Easy Sunday Mornings.

I moan a lot about where I live, telling the Husband that I hate the fact we have to live in London for his job. But, actually, where we live is really quite nice, and I consider myself lucky to live near such open spaces as Morden Park.
We went for a wander this morning, through the little park that is by our house, full of young families, playing on the swings. Down by the river past the bus garage, across the road to Sainsbury’s and further down the river, past Dean City Farm, which was bustling with children and their parents, all going to see the peacocks and the horses. We walked through the wetlands of Morden Park and on into the National Trust buildings where there is a tiny, second-hand bookshop selling such wonders as The Reader’s Digest Bedside Book of the Art of Living, which I picked up for a pound. Published in the 1950s, it’s proof that for decades people have felt out of touch with their fellow man, alienated by the modern world, distance from God.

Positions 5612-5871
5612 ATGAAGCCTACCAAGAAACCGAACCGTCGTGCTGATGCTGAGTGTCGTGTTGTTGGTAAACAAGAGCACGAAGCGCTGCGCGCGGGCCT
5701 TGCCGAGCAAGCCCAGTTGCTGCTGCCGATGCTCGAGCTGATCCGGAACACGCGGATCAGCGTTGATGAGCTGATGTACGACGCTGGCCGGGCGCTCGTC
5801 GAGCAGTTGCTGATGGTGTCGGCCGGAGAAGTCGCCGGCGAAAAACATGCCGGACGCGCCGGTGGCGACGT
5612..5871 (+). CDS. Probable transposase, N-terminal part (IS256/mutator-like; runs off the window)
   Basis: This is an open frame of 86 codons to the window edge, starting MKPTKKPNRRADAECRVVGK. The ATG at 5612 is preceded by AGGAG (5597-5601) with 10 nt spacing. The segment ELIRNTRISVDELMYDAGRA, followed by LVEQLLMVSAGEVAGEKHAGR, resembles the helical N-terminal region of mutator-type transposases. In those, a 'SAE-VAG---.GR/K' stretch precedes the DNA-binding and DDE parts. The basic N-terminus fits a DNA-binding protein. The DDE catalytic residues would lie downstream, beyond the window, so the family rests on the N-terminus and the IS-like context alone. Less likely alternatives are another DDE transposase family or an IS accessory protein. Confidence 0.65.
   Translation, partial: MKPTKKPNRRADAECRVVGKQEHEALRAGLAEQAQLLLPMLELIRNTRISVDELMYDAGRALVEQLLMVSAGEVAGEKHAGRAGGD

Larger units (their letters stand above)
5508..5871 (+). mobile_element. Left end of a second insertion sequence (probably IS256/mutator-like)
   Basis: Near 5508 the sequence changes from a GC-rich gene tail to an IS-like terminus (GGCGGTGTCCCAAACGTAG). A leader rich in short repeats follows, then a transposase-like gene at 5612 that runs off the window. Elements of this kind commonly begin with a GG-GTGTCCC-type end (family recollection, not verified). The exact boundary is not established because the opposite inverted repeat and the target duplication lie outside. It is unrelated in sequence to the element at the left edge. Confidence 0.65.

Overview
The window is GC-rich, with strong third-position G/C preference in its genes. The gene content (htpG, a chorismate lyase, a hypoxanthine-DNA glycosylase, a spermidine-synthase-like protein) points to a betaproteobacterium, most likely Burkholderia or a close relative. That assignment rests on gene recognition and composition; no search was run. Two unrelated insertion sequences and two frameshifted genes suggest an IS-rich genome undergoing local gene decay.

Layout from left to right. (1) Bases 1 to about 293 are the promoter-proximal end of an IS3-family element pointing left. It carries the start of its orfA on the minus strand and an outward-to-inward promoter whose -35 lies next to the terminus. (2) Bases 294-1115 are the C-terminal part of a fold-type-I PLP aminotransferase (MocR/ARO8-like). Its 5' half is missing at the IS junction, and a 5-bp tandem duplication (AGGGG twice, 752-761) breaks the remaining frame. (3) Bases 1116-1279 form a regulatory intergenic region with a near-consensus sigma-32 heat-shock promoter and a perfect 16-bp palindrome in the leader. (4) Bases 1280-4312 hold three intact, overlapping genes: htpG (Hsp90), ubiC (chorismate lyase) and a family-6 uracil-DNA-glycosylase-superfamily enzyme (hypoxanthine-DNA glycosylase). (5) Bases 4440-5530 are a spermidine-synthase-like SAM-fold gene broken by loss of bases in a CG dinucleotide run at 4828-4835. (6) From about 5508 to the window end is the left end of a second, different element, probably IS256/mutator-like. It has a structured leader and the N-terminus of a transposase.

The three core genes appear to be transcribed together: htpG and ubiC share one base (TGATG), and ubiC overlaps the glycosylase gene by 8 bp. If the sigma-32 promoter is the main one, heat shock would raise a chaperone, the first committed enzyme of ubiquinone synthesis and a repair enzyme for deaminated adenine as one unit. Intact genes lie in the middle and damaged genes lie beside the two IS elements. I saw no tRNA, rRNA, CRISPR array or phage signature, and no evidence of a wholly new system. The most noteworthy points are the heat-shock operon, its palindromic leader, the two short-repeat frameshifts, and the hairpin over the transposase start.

Walking with the Husband is one of my favourite things to do. We talk more openly out in the fresh Autumn air than we can in a house where the TV is always on and there are other things to distract us. Walking with him is a free luxury, we should remember to do it more often.
We stopped at Merton Abbey Mills for a cup of coffee. I love Abbey Mills. A former textile factory, it prides itself as London’s Alternative Market, which always makes us laugh given that we used to go to Camden a lot. But it’s where William Morris worked for years, and Liberty bought most of their fabrics from here before the 1970s. These days, there are little restaurants and market stalls which are ever so nearly right, but just not quite. I’d like to see more handmade crafts, less of the useless market tat you can buy on any street corner. It has a wonderful pottery place, though (featured on FaceJacker, if you watch that sort of thing) and we promised ourselves we’d go down their one weekend and get lessons. Abbey Mills is a great place to people-watch, I could probably stay there all day.
But we wandered home eventually, tired from our walk, cheeks reddened with the fresh breeze, to our little house, which I don’t hate as much as I say I do.


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